As I write this, I feel as if I’m eulogizing a close friend. MANA was, after all, my life for nearly two years.
I’d like to say MANA will always be among the best jobs of my life, but the reality is that MANA was more a calling than a job.
Beyond a calling, MANA was a promise. Hawaiians and our allies have worked years to bring Hawaiians to media’s frontline. MANA was that culmination for me. We have too often been marginalized and lambasted by the media, and worse, here in our island home. MANA was a chance to do it right. We might make mistakes, but for the first time in a long time, we – Hawaiians – would be putting our own stories, people, ‘āina, and culture onto the written page.
MANA made me excited to read magazines again. It inspired me as a writer and editor. Above it all, it made me proud.
I’m not sure where we’ll all go from here. Our MANA ‘ohana will go our separate ways, whether we were readers, writers, editors, or artists. One thing we’ll always have is the knowledge that we were part of something so much bigger than us.
I have to believe, in the end, that owners John Aeto and Duane Kurisu didn’t name their magazine MANA so that it would fade into a distant memory once we laid the final issue to rest. MANA must live on – just in different forms.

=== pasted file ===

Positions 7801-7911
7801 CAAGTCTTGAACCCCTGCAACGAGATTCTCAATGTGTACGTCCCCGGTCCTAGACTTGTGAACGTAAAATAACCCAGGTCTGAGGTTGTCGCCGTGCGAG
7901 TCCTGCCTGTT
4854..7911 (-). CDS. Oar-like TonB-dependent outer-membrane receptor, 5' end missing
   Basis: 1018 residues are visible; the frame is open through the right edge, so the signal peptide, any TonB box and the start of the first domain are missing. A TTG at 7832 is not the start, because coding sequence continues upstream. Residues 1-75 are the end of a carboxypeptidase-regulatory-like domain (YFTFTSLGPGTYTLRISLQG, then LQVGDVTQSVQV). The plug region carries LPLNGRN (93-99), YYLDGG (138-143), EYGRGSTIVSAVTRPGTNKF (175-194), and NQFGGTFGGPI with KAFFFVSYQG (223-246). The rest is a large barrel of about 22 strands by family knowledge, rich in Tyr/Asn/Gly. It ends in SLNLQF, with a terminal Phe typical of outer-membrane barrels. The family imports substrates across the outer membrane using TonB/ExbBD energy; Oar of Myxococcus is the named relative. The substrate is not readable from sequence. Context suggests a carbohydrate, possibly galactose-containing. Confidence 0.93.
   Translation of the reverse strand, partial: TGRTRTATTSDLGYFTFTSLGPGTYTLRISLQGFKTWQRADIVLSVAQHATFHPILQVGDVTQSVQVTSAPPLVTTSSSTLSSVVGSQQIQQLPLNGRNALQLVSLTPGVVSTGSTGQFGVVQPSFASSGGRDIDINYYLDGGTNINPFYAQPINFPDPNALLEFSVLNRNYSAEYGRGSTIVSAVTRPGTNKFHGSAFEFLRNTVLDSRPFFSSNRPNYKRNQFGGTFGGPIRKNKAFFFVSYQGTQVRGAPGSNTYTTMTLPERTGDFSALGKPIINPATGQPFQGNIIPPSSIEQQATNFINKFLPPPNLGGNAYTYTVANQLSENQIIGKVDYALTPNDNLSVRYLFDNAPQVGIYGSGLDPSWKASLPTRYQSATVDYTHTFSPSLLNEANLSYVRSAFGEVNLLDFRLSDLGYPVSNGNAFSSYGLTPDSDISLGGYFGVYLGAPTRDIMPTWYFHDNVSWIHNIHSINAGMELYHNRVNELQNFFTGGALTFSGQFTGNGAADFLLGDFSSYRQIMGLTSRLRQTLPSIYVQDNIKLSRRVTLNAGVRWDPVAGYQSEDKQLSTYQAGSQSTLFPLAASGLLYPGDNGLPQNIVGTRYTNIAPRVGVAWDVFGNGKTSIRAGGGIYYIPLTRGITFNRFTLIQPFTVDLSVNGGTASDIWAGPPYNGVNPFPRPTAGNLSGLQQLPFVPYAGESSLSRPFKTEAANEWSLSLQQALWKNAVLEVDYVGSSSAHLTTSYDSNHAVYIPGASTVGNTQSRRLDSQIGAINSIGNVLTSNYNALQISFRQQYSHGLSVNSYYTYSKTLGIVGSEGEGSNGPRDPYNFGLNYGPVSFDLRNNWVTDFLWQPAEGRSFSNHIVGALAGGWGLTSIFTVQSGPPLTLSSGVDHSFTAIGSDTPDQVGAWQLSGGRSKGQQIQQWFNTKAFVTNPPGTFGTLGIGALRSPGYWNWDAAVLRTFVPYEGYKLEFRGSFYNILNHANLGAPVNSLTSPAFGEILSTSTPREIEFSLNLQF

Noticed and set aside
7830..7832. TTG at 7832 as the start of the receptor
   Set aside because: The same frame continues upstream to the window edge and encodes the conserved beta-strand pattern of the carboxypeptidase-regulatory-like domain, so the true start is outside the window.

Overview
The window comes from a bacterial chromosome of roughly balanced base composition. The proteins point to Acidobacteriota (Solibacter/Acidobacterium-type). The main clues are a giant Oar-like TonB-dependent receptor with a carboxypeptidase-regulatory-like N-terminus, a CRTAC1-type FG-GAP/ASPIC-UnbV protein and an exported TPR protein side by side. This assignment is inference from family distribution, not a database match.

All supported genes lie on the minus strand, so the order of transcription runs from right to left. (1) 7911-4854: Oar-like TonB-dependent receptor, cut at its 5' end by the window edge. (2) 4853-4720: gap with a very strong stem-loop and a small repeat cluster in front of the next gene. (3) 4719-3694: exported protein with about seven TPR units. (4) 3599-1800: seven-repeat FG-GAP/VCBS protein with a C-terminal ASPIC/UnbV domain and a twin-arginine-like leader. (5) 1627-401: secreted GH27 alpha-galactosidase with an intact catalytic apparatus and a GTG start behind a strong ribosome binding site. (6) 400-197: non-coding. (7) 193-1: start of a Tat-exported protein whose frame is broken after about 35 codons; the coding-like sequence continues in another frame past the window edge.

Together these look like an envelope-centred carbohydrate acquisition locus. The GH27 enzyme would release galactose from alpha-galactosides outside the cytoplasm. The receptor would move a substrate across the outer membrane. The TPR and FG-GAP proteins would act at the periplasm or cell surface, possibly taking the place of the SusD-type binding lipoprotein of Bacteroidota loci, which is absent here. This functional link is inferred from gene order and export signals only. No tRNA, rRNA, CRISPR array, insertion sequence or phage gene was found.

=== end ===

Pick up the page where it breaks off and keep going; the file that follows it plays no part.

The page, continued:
I ask you all to think of what MANA meant to you. Was it a sense of pride? Did it quench your thirst for knowledge about Hawaiians and our community? Did it inspire you to know the people in your community? Were you moved to action? That sense. That mana. Take it with you and honor it in your own life.
You might have been a reader, writer, photographer, illustrator, editor, but you took part in that something bigger. We can be sad to see MANA go, of course. But let’s find ways to move that MANA into new forms. Go out and take pictures of your one hānau. Help your local farmer. Take a hike along a historic ‘alaloa – walk where your ancestors did. Write a story. Call your state representative. Get involved. Let MANA continue to be a part of your everyday.
And if you’re so moved, step out for Hawaiian journalism too. Support Hawaiian journalists – we’re few and far between. Hold the news media accountable. We should not only make headlines when we’re bad news. No newsroom should exist without Hawaiians in it (they exist here in Hawai‘i where Hawaiians are almost a quarter of the population). We should not be a niche market. We should be in the editor chairs, calling the shots. We should be in the field writing and photographing, sharing our stories. We as a lāhui should be telling the news media that we matter and we want to see stories that matter to us.
MANA was never just a magazine. It was a movement. Let its legacy move you, move all of us, move our lāhui, move our Hawai‘i.